In 2001, three college buddies decided that they would embark on a roadtrip to as they would say, ”find their places in the world”. This trip then turned into interviewing interesting people across the country, which eventually became a TV series, documentary film and a book.
Roadtrip Nation launched into the education field in 2008 as a school-based program for students to “define their own roads in life”. To date, over 100,000 students from over 1,800 schools across 22 states have participated in the Roadtrip Nation Experience.
Initially the idea was to expose students to role models and experiential-learning programs. It has turned out to promote self-efficacy, boosting confidence in teachers and students. There is a non-cognitive factor in success. Results have shown that students GPA’s increase at twice the rate of students who do not participate in the program, as well as the students relaying that they feel empowered, motivated and engaged.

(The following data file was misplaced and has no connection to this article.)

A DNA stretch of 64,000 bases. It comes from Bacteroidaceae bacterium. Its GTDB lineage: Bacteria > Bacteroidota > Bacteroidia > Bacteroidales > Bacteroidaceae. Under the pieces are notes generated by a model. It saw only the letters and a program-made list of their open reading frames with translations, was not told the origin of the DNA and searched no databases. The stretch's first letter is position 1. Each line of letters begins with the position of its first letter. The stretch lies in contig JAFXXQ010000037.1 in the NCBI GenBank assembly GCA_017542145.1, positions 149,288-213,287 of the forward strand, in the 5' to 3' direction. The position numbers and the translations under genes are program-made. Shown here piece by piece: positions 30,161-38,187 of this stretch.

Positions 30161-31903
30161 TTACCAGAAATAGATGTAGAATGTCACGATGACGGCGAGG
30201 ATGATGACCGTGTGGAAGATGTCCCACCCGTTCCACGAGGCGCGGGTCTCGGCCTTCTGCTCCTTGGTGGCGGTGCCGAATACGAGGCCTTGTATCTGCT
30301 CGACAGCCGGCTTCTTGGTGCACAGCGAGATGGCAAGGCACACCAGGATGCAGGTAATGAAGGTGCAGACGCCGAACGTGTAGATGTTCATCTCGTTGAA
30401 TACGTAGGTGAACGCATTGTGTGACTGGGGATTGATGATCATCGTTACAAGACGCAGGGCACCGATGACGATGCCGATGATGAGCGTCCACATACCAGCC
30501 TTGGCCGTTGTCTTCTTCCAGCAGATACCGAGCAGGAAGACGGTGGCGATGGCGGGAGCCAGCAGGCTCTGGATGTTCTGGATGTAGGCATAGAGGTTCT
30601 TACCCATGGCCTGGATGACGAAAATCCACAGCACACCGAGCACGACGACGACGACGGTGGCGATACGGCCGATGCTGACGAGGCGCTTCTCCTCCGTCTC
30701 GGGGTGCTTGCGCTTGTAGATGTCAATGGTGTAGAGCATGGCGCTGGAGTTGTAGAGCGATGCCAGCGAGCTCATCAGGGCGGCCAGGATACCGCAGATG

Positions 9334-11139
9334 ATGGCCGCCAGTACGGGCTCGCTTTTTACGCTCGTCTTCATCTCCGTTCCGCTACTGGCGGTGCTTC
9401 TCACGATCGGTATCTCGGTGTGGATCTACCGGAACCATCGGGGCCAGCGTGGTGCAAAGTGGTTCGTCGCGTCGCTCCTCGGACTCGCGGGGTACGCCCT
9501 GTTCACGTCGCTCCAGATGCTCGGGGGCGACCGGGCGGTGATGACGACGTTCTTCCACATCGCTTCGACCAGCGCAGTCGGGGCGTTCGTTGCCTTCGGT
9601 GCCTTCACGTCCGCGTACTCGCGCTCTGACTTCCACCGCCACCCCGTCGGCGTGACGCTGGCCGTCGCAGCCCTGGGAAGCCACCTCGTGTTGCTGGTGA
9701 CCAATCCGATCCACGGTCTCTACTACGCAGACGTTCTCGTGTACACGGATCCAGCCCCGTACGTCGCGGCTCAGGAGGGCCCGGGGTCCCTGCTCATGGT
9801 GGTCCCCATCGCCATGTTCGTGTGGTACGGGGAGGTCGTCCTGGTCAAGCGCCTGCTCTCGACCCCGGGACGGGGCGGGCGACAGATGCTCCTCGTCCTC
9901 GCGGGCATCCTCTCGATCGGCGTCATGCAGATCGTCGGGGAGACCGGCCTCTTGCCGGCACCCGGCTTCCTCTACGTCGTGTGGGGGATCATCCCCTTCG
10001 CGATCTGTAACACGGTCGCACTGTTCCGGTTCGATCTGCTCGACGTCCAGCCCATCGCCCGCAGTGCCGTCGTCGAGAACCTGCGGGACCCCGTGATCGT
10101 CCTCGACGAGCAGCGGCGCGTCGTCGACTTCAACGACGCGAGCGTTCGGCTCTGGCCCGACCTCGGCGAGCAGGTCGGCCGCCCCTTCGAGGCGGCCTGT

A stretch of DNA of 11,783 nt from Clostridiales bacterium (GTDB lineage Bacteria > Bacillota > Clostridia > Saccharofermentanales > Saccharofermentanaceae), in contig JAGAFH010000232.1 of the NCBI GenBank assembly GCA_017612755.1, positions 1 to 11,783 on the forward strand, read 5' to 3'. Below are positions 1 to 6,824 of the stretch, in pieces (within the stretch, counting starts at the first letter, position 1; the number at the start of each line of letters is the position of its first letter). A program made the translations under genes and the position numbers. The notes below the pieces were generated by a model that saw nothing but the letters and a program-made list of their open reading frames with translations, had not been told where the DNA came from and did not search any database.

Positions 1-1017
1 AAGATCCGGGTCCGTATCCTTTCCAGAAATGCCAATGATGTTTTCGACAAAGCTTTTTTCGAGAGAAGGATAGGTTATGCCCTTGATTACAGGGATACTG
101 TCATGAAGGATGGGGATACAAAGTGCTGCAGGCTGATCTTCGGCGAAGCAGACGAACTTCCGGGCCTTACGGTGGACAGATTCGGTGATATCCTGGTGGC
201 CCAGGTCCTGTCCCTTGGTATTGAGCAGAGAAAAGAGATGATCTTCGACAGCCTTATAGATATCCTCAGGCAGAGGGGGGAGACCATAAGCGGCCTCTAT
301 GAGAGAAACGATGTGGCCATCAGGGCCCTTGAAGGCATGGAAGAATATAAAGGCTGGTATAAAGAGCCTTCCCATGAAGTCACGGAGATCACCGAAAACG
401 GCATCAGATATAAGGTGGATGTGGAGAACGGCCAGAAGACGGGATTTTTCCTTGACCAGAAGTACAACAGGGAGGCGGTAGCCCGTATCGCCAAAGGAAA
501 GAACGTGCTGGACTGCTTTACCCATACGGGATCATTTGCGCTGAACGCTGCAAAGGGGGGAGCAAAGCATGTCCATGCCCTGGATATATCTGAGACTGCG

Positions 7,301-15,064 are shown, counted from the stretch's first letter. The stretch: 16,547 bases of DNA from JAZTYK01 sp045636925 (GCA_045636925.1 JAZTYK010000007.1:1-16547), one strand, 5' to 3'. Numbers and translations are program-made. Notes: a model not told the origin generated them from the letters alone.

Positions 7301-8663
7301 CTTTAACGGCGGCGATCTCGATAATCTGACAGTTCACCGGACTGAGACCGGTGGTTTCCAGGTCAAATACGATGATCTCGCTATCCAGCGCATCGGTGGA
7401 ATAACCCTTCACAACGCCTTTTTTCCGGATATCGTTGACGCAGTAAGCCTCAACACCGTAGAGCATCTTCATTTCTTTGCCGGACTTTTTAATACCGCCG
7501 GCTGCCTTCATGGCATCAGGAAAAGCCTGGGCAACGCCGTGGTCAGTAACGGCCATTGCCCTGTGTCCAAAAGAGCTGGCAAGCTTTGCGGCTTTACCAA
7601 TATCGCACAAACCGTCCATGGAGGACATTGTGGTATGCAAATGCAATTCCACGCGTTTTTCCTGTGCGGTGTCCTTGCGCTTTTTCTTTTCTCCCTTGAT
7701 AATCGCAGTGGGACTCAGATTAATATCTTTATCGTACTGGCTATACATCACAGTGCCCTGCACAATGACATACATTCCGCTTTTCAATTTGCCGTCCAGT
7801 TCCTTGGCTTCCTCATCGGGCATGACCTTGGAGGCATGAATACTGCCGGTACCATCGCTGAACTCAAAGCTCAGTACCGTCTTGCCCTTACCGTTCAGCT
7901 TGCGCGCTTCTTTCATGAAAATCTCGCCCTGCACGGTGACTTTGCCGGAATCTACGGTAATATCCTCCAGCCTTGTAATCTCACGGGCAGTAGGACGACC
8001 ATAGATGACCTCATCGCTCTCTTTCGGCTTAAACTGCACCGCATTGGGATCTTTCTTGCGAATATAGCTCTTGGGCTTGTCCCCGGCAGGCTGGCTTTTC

The Roadtrip Nation Program is covering keys portions of the Common Core Standards including English and Language Arts, not only proving to be an important aspect of social growth of the students but preparing them for academic success. The curriculum is currently being preparing for a big revamp to include deeper actions for the “next steps” and goal-setting part of the curriculum.
To show that deeper learning has occurred over the several years of the programs existence, Roadtrip Nation with support by the William and Flora Hewlett Foundation released Journey Toward Deeper Learning: An Evaluation of the Roadtrip Nation Experience. This deep dive evaluates their high school program and implementation in three San Jose Unified School District PLUS Academies during 2011-2012.
It is fascinating to read of the success stories and turnaround with many students after participating in the Roadtrip Nation course. Take a look at report of how this experimental model of learning is positively impacting high schoolers in real time and preparing them for their futures.
To download the full report, click here.